Home > Trip > Dispatches > Daily Dispatches 2013 > Daily Dispatch #121

May 11, 2013: Trail Trial Travails

The first annual Mat-Su area Morgan Horse Club Trail Trial Competition was held on Saturday, May 11, at the Peters Creek Horse Park. I decided to enter Raudi, but then discovered that an EIA was required. As luck would have it, I was to have my horses tested the following week. So I instead switched gears and focused on giving another entrant, Dick Stoffel, an assist with his mare Karmen. There were beginning, intermediate, and advanced divisions. Dick had entered the advanced, or Sourdough Division. Together, we spent two days, six hours total, preparing for this event.

Neither Dick nor I knew quite what to expect, which made preparing for the trial trails a lot more fun. Dick and Karmen have logged untold hours on the trail. Day One was (for me) an assessment day, that is one in which I randomly worked with Dick in a very unorganized fashion, trying out this, that, and the other. What I determined was that both would be extremely nervous in an arena setting. So that night I wrote out a plan that I hoped would benefit both horse and rider while under the duress of competition.

Day Two was from the onset, more organized. Dick unloaded Karmen in the driveway, and I then sat us both in lawn chairs. I then (with list in hand) proposed to Dick that we first do some ground-based centered/connected riding exercises. My rationale was that this would loosen him up. TTeam body work on Karmen would follow. My rationale for this was that this would further relax Karmen. We’d next walk my home-based trail trials course. My rationale for this was that Dick would better learn to visualize how he might take Karmen through the course. Lastly, he’d ride it. My rationale was that this way, both would become more familiar with course specifics.

Dick was enthused about my proposed plan, and remained so as we first did the ground based activities, and then did my course under saddle. We’d made some equipment changes on Day One, which we again implemented on Day Two. Karmen would, we decided, do the competition in my bit-less bridle and Len Brown Orthroflex saddle.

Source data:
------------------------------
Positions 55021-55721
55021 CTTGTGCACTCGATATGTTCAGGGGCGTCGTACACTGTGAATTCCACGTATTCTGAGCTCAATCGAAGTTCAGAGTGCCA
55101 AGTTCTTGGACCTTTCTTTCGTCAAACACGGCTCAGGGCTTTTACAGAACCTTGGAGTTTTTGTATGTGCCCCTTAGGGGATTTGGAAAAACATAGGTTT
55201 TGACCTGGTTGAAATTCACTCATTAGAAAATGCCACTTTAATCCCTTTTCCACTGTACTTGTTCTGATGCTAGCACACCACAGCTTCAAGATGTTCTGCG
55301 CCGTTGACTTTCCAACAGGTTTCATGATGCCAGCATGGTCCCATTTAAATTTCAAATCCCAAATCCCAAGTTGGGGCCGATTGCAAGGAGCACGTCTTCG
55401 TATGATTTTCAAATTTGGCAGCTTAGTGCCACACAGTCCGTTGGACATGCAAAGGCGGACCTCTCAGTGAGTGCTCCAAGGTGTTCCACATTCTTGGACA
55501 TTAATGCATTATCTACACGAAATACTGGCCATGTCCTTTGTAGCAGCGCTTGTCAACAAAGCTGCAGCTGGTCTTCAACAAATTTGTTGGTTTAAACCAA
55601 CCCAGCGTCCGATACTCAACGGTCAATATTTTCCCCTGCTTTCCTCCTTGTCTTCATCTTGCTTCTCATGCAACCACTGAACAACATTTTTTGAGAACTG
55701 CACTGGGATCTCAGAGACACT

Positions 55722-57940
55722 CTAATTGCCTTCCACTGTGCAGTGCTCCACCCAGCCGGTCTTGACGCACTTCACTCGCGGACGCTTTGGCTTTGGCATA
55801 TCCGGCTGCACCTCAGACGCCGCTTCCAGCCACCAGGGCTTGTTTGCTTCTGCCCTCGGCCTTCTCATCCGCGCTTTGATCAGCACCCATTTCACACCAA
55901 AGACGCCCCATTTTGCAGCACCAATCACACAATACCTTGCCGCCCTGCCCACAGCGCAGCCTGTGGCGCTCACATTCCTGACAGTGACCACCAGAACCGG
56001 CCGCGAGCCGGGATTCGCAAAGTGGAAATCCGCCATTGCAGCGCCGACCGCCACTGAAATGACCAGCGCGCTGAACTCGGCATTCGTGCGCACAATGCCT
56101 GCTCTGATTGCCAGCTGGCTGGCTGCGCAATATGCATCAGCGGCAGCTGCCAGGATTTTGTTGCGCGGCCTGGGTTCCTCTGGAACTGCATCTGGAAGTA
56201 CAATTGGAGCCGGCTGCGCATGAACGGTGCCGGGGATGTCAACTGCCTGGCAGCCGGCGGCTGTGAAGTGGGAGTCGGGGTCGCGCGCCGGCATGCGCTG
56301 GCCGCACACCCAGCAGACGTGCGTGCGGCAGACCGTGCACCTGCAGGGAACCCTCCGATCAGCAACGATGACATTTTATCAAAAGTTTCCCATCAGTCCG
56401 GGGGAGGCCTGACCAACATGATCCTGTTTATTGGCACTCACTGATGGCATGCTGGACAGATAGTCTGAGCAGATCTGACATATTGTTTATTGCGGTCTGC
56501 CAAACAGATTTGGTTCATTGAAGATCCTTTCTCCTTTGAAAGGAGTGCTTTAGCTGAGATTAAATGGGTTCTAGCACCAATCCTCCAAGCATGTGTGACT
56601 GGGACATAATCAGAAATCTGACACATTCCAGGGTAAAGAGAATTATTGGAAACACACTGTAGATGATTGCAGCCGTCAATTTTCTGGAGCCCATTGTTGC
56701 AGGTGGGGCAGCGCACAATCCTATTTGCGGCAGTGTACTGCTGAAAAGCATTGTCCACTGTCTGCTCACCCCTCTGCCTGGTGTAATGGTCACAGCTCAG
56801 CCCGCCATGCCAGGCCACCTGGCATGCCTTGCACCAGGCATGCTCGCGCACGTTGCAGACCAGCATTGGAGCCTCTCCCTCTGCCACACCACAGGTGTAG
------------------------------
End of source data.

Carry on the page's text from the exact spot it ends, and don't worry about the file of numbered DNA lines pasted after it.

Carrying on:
The Day One home course consisted of a gate (open it, go through it, close it); a rock, bucket, and an attached rope (lift bucket over the horses’ back, set on the other side); three cones with a stick inserted in first cone (pick up stick in cone, do serpentines, put stick in furthest most cone), two barrels, two buckets, and a rock (go up to first barrel, remove rock from first bucket, sidepass to second barrel, put rock in second barrel), sawhorse, poles, and tarp (step on tarp, and walk over makeshift bridge that spans a water-filled trench), wood planks (boundaries for backing), and a teeter totter. I also made sure that the goats were out and about. Lastly, I’d insisted that after practice that we’d go for a brief ride; this way, Karmen could blow off some steam.

I noted on Day One that Karmen had difficulty sidepassing, so I put a plank across the two barrels, this way she’d have a boundary. And I laid out tires so that horse and rider would, in doing serpentines, become more flexible. The gate, as it did on Day One, proved to be problematic, with Karmen becoming increasingly more agitated after being asked to stand still. I repeatedly suggested to Dick that he focus on his breath, and I repeatedly stroked Karmen’s legs with a wand. This was to no avail, so I suggested that we move on. And move on we did – the pair had little trouble with the remaining portion of the course.

The following day, Dick and I drove together to the site of the trail trials. I was pleased to discover that the official arena-based trail trials course resembled my own. The thirty-or-so contestants would be required to open a gate; sidle up to a mailbox; remove a flag, wave it, put it back in the box; enter and exit a trailer; circle around a reindeer in a pen; go over a log pile; grab a rope and pull a tarp over to a mud puddle, then drop the rope; walk across a sheet of black sheeting that contained a white and double yellow road stripes; amble over to a gasoline can, dismount, have their horse lie down, pass the can over both sides of the horse; move a rope around a barrel; remove an Alaskan flag from a barrel, trot or canter to the far end of the arena and back, and then put the flag back in the barrel. Lastly, they would, before leaving the arena, take a bow.